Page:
Huge strides have been made in the understanding of how behavior drives HIV-infection. Notably, much of the coverage of how social constructs (and contexts!) contribute to the epidemic revolves around prevention education in the scope of proper – male – condom use. No doubt, comprehensive interventions in this arena have been instrumental in curbing infections. But it’s worth noting the limitations of this approach given the changing face of the virus.
Chile, a country with a prevalence of 28,963 notified people living with HIV (and an estimation of about twice that actually living with the virus), like many countries, is seeing an increasingly feminized epidemic.
Unfortunately (and perhaps unsurprisingly), most prevention and education frameworks neglect to take into consideration why this is.
In many cases, and specifically in Chile’s, women are contracting the virus via their husbands in relationships presumed to be safe and monogamous, and in which the negotiation of condom use on the part of the woman immediately presumes she is adulterous.
More nuanced approaches to prevention need to be undertaken with the understanding of how relationship dynamics – and the social climate in terms of perceptions of HIV+ individuals – contribute to the spread of the virus.
The International Community of Women Living with HIV/AIDS Chile is doing just that.
ICW Chile primarily works with women who contracted HIV from their husbands, have been subsequently widowed due to the illness, and are now attempting to forge their own way. This is difficult in a place where the stigma of HIV weighs heavily enough for most women to expect job termination if they disclose their status. While treatment is readily accessible – the Ministry of Health provides ARTs for all those in need, an initiative not to be understated – the social ramifications prompt many women to remain silent.
An organization dedicated to education, awareness raising, commemorations, and training in areas of women’s sexual and reproductive health and empowerment (and, importantly, with a board made up entirely of HIV+ women), they are embarking on an undertaking addressing the need for women to be able to protect themselves – by providing them with female condoms.
Female condoms aren’t entirely absent in Chile – but they can hardly be considered accessible when only one organization in Santiago is selling them – at $6 a piece. Of importance to note, they are desired – one organization that represents 2,000 sex workers in Santiago has shared that of the approximately 70 women a week coming to them for contraceptives and protection, female condoms are consistently requested.
The reason? They are often able to negotiate male condoms with clients, but not with their partners or husbands, putting both parties at risk. Female condoms can be inserted before sex by the woman herself, which precludes a negotiation conversation that comes with the use of the male condom (and is often ultimately refused).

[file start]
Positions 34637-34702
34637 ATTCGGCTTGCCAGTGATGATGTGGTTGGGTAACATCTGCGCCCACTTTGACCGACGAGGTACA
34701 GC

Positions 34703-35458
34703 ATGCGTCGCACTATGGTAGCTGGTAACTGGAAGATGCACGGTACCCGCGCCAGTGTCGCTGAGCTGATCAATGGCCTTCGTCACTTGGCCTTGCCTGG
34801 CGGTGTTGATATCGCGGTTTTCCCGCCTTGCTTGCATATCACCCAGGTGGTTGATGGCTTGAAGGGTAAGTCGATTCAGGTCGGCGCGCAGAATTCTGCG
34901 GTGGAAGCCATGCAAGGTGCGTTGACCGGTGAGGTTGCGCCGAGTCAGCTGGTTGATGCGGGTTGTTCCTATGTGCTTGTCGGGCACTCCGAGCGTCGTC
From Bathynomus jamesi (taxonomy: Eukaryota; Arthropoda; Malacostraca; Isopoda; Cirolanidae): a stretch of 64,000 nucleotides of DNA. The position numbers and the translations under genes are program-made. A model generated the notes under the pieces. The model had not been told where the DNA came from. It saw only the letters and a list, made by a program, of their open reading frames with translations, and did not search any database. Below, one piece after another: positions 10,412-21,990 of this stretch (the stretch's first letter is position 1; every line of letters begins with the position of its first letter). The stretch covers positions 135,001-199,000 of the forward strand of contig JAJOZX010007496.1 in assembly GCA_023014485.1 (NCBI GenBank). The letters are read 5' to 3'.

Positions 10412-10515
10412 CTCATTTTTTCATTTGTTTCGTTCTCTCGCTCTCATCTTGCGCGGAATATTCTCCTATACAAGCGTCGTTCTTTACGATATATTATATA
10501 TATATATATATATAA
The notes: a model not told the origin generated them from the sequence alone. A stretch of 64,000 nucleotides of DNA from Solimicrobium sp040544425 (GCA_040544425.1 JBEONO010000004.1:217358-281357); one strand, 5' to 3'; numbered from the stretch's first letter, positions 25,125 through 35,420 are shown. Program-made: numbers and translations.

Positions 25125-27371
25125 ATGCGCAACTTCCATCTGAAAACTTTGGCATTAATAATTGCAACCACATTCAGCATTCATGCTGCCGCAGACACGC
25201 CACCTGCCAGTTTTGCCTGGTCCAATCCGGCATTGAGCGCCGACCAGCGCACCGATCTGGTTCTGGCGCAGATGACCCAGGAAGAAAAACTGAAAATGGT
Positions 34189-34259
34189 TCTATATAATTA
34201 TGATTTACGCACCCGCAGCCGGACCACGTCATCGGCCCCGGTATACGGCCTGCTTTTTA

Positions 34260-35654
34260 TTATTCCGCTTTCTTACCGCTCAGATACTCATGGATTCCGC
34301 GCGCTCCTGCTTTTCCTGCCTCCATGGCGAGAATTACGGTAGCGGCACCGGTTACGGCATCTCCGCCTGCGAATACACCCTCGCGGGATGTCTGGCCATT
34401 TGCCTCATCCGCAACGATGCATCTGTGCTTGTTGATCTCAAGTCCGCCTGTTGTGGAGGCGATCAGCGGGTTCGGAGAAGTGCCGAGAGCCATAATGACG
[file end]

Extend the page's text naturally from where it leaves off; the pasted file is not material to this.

This is where ICW Chile comes in.
The ICW Chile has already forged some of the essential partnerships to get this initiative off the ground. Groups like Fundacion Margen (a sex workers’ rights and advocacy group), in addition to their own five sub-regional teams around the country are prepared to help with raising awareness for the campaign as well as actually distributing the female condoms. Two HIV/AIDS organizations and two transgender health groups are also supporting ICW Chile’s efforts, and the Santiago Chapter of the National Women’s Service (SERNAM) has also offered their assistance. Creating a robust community of like-minded organizations, with resources and ties to mobilize is no doubt important here – but without the product, these connections run the risk of withering.
Luckily, one gift that’s helping them get off the ground is from the Female Health Company, one of the two primary female condom manufacturers, which recently pledged to donate 1,000 female condoms to the campaign, an instrumental and desperately needed move.
But it’s not enough.
When you reflect on the numbers above, it’s clear that ICW Chile needs our help in procuring the goods – and we’re going to make it as easy as possible to assist!
The goal is to distribute 30,000-35,000 female condoms in the next six months, and reach out to 60,000 people educationally. Showing a dedicated interest to the Chilean government, by region, and indicating how many people would utilize the female condoms if they were accessible (financially as well as physically!), could help prompt a firmer commitment from the Ministry of Health to provide female condoms on the scale of male condoms.
They’ve set up an Indiegogo page that details what your gift can provide, what you’ll get in return, and some of the important facts we’ve highlighted here. (I’m donating in the name of my mom for Mother’s Day!) They’ve gotten some buzz already, and this is a bandwagon worth jumping on.
I urge you to check out their Twitter and Facebook pages as well, and share widely with your networks. We’ve all seen what social media networks and crowd-funded projects can achieve, and I can think of no better project right now needing our crucial support.